Run Rabbit Run’s new trails attract wide range of elite runners
- Andrew Miller M40-49
- Peter Surgent M30-39
- Ryan Ernstes F20-29
- Charlie Macarthur M30-39
- Travis Mattern M40-49
- Michael Kelly M40-49
- Zac Barbiasz M30-39
- Mandy Miller F50-59
- Cara Marrs F40-49
- Ryan Larson M40-49
- Natalie Larson F30-39
STEAMBOAT SPRINGS — Slow and steady won’t win the race or the $12,500 guaranteed purse at the Steamboat Springs Run Rabbit Run 50- and 100-mile races this weekend.
An estimated 400 runners from 47 different states and 12 different countries will compete in the 100-mile race, which is split into tortoise and hare divisions. The tortoises will receive a head start start at 8 a.m. Friday, Sept. 14, while the hares start at noon at the base of Steamboat Resort.
Hares are professional ultra runners capable of completing the course in under 30 hours without pacers or hiking poles. Tortoises are referred to as “civilian” racers, who may be elite but are not racing to win the prize money.
“We have a world-class field, always had a world-class field,” race director Fred Abramowitz said. “Historically, the winner has always managed to pass the top tortoise and finish at 6 a.m. on Saturday.”
Two-hundred runners will line up for the 50-mile course at 6 a.m. Saturday, Sept. 15.
But this year, there’s no telling when people will finish, since the course has been re-designed to incorporate new single-track trails — Flash of Gold and Grouse — totaling 20,391 feet of vertical ascent and descent throughout the race.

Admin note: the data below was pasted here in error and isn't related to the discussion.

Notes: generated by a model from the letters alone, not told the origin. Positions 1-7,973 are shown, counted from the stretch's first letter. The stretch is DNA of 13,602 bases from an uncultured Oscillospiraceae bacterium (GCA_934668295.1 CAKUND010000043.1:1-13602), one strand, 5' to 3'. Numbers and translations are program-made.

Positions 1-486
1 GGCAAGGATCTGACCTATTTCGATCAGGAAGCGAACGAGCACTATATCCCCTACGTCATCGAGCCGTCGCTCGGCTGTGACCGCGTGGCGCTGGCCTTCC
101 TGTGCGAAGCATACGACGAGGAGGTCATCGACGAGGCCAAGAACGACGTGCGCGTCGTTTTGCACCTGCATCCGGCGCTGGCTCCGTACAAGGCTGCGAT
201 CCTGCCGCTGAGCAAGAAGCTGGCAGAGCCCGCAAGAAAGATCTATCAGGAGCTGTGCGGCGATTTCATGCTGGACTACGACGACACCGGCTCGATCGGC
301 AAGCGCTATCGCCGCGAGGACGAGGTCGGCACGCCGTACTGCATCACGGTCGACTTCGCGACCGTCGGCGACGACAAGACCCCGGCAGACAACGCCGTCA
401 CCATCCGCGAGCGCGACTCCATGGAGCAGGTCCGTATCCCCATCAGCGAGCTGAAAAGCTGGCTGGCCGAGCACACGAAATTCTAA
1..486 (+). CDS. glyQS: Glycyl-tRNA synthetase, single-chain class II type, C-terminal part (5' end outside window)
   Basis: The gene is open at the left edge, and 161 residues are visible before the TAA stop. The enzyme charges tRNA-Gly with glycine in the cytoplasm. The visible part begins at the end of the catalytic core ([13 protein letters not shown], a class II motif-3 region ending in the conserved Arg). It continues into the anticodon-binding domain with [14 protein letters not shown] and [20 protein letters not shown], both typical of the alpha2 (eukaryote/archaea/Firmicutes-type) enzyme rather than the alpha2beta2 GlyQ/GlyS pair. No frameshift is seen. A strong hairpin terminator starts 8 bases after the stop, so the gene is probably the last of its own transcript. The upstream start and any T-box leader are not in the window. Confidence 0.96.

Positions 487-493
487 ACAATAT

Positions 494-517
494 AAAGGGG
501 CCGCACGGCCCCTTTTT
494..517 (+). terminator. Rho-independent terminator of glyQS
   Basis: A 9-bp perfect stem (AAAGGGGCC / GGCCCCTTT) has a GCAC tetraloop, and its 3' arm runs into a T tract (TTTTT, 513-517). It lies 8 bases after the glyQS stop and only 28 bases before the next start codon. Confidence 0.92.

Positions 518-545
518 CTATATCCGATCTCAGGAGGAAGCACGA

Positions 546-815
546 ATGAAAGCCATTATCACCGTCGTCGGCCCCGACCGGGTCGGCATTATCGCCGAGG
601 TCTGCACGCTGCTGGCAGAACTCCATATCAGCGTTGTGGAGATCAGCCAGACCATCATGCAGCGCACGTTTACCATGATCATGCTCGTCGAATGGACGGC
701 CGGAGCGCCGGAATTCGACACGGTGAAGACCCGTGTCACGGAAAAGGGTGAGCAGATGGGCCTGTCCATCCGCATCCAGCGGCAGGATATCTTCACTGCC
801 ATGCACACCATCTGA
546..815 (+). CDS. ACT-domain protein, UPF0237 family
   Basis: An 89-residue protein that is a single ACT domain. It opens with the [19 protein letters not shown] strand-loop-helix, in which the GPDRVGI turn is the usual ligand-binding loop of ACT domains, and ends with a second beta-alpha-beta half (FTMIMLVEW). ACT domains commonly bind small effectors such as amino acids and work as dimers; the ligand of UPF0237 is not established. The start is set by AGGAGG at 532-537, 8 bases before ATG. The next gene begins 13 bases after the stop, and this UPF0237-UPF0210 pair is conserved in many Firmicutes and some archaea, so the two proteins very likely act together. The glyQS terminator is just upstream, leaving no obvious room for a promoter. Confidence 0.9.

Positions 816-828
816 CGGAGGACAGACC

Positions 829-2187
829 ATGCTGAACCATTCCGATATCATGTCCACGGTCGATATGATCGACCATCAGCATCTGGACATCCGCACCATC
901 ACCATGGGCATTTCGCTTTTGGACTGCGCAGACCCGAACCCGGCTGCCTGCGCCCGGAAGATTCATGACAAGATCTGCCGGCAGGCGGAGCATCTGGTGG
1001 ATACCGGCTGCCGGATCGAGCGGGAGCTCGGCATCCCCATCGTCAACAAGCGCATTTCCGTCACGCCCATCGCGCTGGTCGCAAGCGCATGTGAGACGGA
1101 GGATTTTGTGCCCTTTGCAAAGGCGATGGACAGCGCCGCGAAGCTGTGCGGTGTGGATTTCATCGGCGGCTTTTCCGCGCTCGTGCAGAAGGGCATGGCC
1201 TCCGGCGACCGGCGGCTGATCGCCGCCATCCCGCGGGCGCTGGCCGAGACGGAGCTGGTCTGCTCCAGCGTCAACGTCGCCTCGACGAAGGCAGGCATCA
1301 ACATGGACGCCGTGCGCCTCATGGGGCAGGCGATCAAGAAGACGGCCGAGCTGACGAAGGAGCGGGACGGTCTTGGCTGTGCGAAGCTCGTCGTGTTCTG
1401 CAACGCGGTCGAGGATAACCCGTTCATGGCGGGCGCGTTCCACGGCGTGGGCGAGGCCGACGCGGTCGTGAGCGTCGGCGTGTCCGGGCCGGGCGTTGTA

Run Rabbit Run has always attracted an elite crowd, since it is one of seven Hard Rock 100 qualifiers in the United States and the only one currently in Colorado.
“It’s a prestigious thing,” said Cara Marrs, Steamboat Springs Running Series director. “It is so awesome to have a 100-mile race in your own hometown. Not that many people live in towns where they have a 100, and this is really hard mountainous one.”
The new trails intrigued Marrs and prompted her to sign up this year. Marrs’ first 50-mile race was the 2012 Run Rabbit Run, which was also the first year that offered the 100-mile option. She ran the 50 in 2013 and was unable to finish the 100 in 2014 and 2015 due to injuries.
“Run Rabbit Run is an interesting race, because I know, without a doubt, 20 people —a couple locals and elite — that have not finished it at least two times,” Marrs said. “It gets very cold at night, hot during the day, throws a lot of people off.”
Marrs did finish the 100-mile race in 2016.
“The coolest thing about 100 mile races is it’s like a lifetime in a day and a half,” Marrs said. “I didn’t feel well the first half, then I flew down it. You’re kind of like ‘how am I doing this? I was walking 30-minute mile an hour ago.’ It shows you that we have so much more than we think we do.”
Marrs leads a busy life, working as a nutritionist at her private practice, managing the running series and taking care of her son.
“I’m not somebody who is running 100-mile weeks,” Marrs said. “I don’t have time. I try to get a lot of climbing in; the cornerstone is getting your long runs in on the weekends and doing a couple races.”
Marrs finds creative ways to get her feet moving. She’ll wake up at 5 a.m. in the winter for back-country ski training and fit in weekend long runs in the summer.
“I’ve just seen a lot of horrible tragedy that makes me truly feel that life is really short,” Marrs said. “And you have to live it, and I’m able-bodied so I’m going to do it while I can. My goal is to still be running when I’m 80.”
The hardest part of any race, she believes, is making it to the starting line.
“It’s really in the trying,” Marrs said. “It’s always good to do something that scares you.”
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